Folder Structure

Folders in NetX organize your assets for browsing and are the starting point to manage user access.

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Learn the role that folders play in presenting and granting access to your assets. As you develop a folder taxonomy, you'll consider the type of assets you have and how different users will access them, resulting in a solid foundation for the structure of your NetX instance.

5 things to know about NetX folders

Folders are for directing users to your content.
Think about the similarities between your assets and how they can be logically grouped together. This could be by asset type, by organizational department, by geographical location, by date, by workflow stage, etc. Think about your users and how they might expect to see your content structured.
Permissions are set at the folder level.
Creating permissions at the folder level, not the asset level, allows for easy administration. Consider organizing content by the different types of users that need access to it. Think about sensitive or restricted content and if different permissions need to be granted for different groups of users.
Assets can live in more than one folder.
A virtual reference is created so assets are not physically duplicated into additional folders. This means storage costs aren't impacted and the same version of an asset exists in all locations.
The folder tree is for browsing.
Unlike local file systems, NetX folders and subfolders do not have to remain in alphabetical or numerical order, so the folder tree can be arranged in any order you wish. Users can also quickly search for any folder or subfolder by typing in the find folder box.
Folder names are metadata.
A keyword search for any part of the folder path will return assets, so choose folder names that leverage this fact. Avoid multiple subfolders with the same name — unique folder names are easier to search for.

Best practices

Keep it simple.
Take some time to develop a unified and predictable taxonomy that will help your users quickly find assets. Your folder structure doesn’t need to be very complex — that’s where searching and filtering on attributes come into play.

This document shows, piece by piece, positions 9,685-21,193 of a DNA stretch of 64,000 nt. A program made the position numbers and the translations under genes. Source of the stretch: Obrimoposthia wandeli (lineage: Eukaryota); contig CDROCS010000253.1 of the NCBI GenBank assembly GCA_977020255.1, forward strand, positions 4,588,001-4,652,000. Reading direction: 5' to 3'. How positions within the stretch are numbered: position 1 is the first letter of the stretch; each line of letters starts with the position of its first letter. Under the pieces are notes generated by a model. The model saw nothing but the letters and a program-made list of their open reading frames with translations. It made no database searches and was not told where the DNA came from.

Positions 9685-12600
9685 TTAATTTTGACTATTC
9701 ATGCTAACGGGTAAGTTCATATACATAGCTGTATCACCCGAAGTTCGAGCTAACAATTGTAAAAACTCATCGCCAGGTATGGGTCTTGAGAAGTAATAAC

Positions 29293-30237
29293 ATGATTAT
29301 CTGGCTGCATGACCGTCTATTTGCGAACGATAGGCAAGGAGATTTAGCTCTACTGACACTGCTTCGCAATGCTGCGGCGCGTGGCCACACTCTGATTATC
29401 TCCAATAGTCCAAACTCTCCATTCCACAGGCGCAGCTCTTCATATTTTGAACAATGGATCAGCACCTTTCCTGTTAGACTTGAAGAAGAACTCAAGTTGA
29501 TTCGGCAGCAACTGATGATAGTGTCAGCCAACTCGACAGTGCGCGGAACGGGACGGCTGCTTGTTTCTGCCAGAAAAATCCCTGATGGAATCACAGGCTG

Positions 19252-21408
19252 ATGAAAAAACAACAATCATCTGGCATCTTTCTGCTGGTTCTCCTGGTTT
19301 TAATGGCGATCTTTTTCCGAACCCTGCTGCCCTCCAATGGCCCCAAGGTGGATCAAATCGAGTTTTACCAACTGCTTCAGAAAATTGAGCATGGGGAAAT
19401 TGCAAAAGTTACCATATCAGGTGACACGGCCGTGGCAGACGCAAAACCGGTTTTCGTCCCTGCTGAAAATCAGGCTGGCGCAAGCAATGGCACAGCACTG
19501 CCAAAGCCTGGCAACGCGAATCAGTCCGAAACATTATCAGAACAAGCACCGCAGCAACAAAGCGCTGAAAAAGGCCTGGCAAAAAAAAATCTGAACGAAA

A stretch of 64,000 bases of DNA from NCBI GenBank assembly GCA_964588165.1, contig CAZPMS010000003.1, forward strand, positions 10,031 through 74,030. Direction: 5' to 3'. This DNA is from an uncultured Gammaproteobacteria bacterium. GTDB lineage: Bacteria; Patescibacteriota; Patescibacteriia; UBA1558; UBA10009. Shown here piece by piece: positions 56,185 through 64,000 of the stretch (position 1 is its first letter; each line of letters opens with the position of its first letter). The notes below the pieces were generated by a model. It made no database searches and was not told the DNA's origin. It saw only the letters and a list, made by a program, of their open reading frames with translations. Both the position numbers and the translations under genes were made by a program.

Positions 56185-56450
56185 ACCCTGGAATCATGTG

Use clear and consistent names.
A clear folder naming convention makes browsing and search easier. Beware of illegal or problematic (non-ASCII) characters in folder names. There is a maximum 100 character limit for folder names.

The flatter the better.
A structure that doesn't get too deep makes uploading and organizing content more efficient and less frustrating for users to browse through. Try not to go more than 3-4 levels deep and avoid more than 100 folders on the same level.

Plan for permissions.
A folder structure that isolates restricted content reduces the complexity of your permissions. Utilize recursive folder permissions to make administration easy. Rest assured the folder tree only shows folders that a user has permission to access.

Avoid frequent reorganization.
Frequent moving of folders can confuse users and requires time to reindex. Plan for a logical folder structure that's also flexible enough to grow and evolve along with your organization.  Start with a solid foundation, but don't get too hung up on accounting for every future possibility.

How-to articles

Configuring folders Organizing assets

Tips and tricks

An Admin-only Trash folder is recommended instead of deleting assets. The delete action is permanent and cannot be undone, so consider a workflow that moves assets to a folder with Admin-only permissions. Assets can then be permanently deleted after a certain amount of time passes.

Consider a separate Portals folder structure to easily identify the assets that are visible in your portals. See Configuring Portals for recommendations.

A dedicated folder structure for Upload Requests can help your asset import workflows. Think of this as a staging area where newly uploaded assets can be approved and cataloged prior to being released to their permanent folders.


  • Meet with your Core Team to draft a solid initial folder structure.
  • Think about your groups of users and the folders they can and can't access.
  • Use the Folders Onboarding Worksheet to plan your folder structure or try building your structure directly in NetX.
  • Be prepared to discuss your approach with your Onboarding Specialist.

Up next...

Learn about Metadata and Searching.

Discuss the plan for your initial ingest with your Onboarding Specialist. 
Review our File Ingest Policy and read about File and Data Ingest. 

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